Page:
We are very proud to announce that we have won two awards

We are a 2017 winner of the  the Sustainable Water Industry Group Awards for our Sustainable Drainage System project. Huge congratulations is due to our own Amanda McDermott, who has developed this work.

Community Foundation Great & Green Award 2017 WINNERS 

End of 2017 update

After nearly a year working with The National Trust at Hardcastle Crags, we have now built 117 leaky woody dams using over 100 volunteers. Our volunteers have worked incredibly hard in 2017 and we simply would not have achieved what we have without all this incredible help. A massive Thank you if you have helped in any way on this project.

Early indications are that these leaky woody dams in Hardcastle Crags are  working to slow the flow and reducing the impact of flood water finding its way down the Calder Valley. Formal results of how much water has been slowed will be published in the New Year!

Certain in the knowledge that what we are doing works to reduce the impact of amount of water finding its way to our towns and villages, we will continue into 2018. However, we still need volunteers to continue with this important work. If you can help in any way whatsoever, please do get in touch or come to one of our volunteer days at Hardcastle Crags.

Click here for volunteer days for 2018.

There is still lots to do, not just in Hardcastle Crags, but across the Calder Valley and we are working with our partners to identify other areas which would benefit from the installation of these leaky dams. If you know of such an area, please do get in touch so we can arrange a survey and see how we can Slow The Flow near you.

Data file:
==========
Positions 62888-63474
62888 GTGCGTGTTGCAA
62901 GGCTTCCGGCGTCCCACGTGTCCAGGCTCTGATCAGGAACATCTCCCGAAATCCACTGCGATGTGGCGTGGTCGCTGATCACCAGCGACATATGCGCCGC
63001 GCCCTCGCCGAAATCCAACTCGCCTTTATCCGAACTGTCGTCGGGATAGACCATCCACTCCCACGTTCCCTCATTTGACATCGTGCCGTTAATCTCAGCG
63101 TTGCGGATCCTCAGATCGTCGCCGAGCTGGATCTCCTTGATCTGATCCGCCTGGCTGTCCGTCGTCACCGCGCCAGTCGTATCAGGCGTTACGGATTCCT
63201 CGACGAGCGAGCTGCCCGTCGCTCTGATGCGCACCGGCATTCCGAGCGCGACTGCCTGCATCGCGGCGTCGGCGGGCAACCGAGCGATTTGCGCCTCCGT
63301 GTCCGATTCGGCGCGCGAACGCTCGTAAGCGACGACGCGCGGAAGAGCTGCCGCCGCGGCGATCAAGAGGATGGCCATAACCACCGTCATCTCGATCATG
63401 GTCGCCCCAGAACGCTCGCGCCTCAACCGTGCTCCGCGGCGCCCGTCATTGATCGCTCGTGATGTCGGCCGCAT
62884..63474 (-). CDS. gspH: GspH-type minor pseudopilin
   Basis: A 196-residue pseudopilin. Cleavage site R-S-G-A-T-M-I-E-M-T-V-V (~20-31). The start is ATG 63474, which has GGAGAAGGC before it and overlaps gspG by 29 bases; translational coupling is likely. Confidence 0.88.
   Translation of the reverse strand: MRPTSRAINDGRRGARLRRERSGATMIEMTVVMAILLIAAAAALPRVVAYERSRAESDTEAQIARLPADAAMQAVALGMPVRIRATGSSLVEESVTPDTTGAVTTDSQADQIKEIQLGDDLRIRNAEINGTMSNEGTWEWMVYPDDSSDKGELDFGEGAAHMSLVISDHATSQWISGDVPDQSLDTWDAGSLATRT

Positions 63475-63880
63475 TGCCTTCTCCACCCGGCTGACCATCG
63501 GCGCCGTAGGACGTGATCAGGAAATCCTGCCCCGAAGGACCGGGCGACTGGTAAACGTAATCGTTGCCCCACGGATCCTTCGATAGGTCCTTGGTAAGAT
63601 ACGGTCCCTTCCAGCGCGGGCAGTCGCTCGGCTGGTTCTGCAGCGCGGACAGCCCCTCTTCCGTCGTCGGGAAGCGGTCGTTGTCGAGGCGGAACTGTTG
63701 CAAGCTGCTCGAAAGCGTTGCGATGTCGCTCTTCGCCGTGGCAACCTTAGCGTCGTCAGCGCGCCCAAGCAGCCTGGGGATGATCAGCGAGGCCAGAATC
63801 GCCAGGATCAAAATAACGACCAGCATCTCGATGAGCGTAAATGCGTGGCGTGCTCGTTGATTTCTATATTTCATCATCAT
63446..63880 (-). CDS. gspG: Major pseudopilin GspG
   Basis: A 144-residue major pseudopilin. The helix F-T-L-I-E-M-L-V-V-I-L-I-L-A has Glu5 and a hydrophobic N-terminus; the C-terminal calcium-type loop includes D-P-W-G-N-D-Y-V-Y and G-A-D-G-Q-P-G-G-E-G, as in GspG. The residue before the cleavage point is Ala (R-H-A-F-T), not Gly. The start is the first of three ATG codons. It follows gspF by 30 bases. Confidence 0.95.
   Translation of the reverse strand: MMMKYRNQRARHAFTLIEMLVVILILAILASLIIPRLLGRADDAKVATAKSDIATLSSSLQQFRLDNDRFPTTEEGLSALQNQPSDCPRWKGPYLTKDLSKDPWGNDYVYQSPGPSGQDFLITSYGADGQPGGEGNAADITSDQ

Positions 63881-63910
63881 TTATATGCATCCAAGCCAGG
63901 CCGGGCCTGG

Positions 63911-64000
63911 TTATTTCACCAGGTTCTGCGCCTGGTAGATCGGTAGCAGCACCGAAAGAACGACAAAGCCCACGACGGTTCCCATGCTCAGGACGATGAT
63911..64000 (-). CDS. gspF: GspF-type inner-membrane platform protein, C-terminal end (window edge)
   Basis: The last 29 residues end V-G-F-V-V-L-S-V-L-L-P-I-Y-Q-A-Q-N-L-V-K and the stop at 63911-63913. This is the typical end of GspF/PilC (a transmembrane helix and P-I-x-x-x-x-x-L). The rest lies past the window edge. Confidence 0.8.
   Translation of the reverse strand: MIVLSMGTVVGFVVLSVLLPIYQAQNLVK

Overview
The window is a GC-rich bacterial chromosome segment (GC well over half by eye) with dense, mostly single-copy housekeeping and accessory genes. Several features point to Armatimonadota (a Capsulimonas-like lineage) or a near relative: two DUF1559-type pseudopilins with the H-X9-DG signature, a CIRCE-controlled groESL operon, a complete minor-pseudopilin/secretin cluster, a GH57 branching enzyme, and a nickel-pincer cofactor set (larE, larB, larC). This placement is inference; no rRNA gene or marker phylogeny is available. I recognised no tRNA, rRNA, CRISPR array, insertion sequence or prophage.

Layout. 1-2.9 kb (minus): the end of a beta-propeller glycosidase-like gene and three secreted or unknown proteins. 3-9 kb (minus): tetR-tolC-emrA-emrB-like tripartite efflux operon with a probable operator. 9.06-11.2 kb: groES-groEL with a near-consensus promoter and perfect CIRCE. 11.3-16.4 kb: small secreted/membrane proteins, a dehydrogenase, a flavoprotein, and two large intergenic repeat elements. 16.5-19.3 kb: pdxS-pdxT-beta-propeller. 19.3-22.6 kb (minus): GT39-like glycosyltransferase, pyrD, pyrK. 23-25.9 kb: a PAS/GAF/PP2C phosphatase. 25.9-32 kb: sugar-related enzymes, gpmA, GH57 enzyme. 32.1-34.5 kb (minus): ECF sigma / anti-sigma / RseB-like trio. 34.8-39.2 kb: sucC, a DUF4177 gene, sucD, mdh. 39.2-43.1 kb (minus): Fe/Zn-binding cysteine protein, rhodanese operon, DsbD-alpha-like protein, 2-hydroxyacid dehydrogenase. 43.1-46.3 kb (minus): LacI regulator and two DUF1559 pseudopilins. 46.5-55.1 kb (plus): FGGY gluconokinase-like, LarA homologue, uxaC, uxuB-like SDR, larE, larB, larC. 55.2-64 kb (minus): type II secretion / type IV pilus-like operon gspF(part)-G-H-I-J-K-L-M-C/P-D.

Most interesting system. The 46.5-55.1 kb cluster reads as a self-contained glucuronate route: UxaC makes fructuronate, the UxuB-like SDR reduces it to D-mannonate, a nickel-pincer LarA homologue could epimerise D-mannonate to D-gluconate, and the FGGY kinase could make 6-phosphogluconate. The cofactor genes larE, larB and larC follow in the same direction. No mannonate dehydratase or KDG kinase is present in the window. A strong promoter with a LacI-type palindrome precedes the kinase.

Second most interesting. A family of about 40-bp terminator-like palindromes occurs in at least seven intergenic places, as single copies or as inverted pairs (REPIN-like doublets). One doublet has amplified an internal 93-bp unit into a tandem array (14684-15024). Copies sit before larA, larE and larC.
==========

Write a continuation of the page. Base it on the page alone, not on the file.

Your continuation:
After over a year in the planning, and with the recent grant made from The Calder Flood Partnership to The National Trust for work at Hardcastle Crags to ‘Slow The Flow’, volunteers have started work in the gullies leading into the river which flows into the River Calder.

New equipment has been bought, natural materials have been sourced and managed and volunteers have been recruited and trained to build leaky dams and for gully stuffing throughout the Crags.

To date, around 100 new volunteers have worked in this beautiful part of the Calder Valley and significant progress has been made in a number of gullies leading into the main channel in the Crags.

Volunteers ranging in age from 10 to over 70 have taken part. Work ranges from sawing timber, trimming brush, digging, and moving trunks into place to form leaky dams and to stuff gullies to encourage rain water onto the banks during heavy rainfall. The channels still work in normal flow but to try and reduce the amount of water making it into the main channels, the gully stuffing and leaky dams force the rain water over the banks and onto the slops.

This programme will continue throughout the summer in the Crags so if you want to get involved, contact us here to book your place. We usually start at 9.30 am and finish by lunchtime, currently over weekends.

Work parties are also being arranged during the week so if your company or organisation would like to get involved, please contact is here register with us. We already have 3 large organisations who will be working with us throughout the summer.

You will need to fairly fit although you will not be expected to carry heavy weights or work beyond your own limitations.  All we ask is that you have a desire to help ‘Slow The Flow’. There are a range of tasks suitable for all ages as we have already demonstrated with our amazing volunteers who have helped to date.

IMPORTANT INFORMATION ON CHILDREN WHO WANT TO VOLUNTEER  –  children under 18 are VERY welcome to volunteer but they must be supervised by you at all times. Please be aware that there are chain saws in use (solely by fully trained personnel) and dangers associated with: mechanical and manual movement of very heavy logs; unsupervised saws and other blades laid on the ground; and axes and saws in full swing. It is possible to work in areas where some of these dangers are not present but they may be adjacent to areas where they are present.